The ban on the marketing, sale and distribution of bituminous coal, or ‘the smoky coal ban’ as it is commonly known, has proven very successful since first introduced in Dublin in 1990 and subsequently extended so that it now applies in 26 urban areas nationwide. I am, therefore, disappointed that a number of coal firms have indicated they would legally challenge the decision of two former Ministers to extend the ban nationwide. Banning the use of smoky coal would have a positive impact on air quality and public health, particularly in built up areas. I am continuing to work with the Attorney General to finalise a legally robust plan which will improve air quality by reducing particulate matter in the air.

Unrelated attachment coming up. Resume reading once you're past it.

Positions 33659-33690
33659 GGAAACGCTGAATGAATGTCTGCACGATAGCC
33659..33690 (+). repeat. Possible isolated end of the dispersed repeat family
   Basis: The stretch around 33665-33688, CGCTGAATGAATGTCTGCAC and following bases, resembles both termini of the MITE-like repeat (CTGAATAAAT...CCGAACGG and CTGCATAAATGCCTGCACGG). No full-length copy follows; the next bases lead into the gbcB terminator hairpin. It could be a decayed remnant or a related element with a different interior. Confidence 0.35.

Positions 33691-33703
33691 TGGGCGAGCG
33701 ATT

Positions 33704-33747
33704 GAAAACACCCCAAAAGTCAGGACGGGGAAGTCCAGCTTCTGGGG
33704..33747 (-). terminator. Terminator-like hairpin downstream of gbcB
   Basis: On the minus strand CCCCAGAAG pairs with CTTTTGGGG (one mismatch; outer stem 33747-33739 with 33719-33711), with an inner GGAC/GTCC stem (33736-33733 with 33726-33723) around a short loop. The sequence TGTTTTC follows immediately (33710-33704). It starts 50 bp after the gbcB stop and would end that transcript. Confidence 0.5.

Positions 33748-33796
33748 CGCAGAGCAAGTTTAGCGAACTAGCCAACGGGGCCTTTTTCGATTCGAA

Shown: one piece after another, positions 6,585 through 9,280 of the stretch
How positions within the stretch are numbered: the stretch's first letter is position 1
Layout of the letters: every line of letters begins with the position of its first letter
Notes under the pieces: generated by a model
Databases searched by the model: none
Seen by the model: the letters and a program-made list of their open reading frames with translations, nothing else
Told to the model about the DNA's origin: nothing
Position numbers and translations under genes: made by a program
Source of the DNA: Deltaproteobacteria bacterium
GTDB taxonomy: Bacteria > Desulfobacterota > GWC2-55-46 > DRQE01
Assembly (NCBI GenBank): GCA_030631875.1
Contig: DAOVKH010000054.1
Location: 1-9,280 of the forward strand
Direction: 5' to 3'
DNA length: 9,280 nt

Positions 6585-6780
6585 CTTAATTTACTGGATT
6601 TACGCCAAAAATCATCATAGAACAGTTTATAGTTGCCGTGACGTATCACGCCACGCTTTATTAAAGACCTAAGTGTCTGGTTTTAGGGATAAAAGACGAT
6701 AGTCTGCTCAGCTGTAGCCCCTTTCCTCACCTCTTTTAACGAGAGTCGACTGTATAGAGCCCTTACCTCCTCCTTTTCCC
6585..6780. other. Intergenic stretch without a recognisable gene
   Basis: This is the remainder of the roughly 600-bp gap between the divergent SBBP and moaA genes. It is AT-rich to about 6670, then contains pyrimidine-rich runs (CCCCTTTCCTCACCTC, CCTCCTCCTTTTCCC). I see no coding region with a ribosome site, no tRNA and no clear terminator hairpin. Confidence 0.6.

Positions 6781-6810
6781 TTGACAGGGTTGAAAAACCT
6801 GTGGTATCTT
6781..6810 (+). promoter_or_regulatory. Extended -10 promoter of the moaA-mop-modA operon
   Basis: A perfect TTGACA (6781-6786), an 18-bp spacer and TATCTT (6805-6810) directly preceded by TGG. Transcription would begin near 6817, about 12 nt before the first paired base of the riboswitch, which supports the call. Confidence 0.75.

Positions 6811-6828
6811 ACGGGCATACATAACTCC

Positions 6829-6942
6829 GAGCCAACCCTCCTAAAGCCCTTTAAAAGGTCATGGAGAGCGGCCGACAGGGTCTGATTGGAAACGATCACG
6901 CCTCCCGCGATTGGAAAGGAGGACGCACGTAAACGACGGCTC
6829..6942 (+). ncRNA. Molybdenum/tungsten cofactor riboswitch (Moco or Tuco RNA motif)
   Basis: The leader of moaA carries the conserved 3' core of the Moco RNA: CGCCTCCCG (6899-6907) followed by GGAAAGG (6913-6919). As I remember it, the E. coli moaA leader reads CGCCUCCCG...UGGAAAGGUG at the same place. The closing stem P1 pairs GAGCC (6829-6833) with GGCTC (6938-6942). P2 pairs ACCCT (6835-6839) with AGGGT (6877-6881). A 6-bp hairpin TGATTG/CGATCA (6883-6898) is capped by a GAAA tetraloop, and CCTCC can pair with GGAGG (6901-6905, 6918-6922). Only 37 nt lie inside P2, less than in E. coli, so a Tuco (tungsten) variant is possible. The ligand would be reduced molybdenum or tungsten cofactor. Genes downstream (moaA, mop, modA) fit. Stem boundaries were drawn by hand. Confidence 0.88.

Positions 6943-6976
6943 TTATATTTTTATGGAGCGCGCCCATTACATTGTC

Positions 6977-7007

Pending the completion of this work, I can confirm that the current ban on bituminous coal will not be extended nationwide for the 2019/20 heating season. I also do not propose to extend the smoky coal ban to other individual towns in the meantime.
High levels of particulate matter arise from a number of sources, including the burning of smoky coal. In light of this, and of the fact that air pollution is now known to cause greater health effects at lower concentrations than was previously understood, I am committed to publishing the National Clean Air Strategy this year. This will provide the policy framework necessary to identify and promote integrated measures across Government to reduce air pollution and promote cleaner air, while delivering on wider national objectives.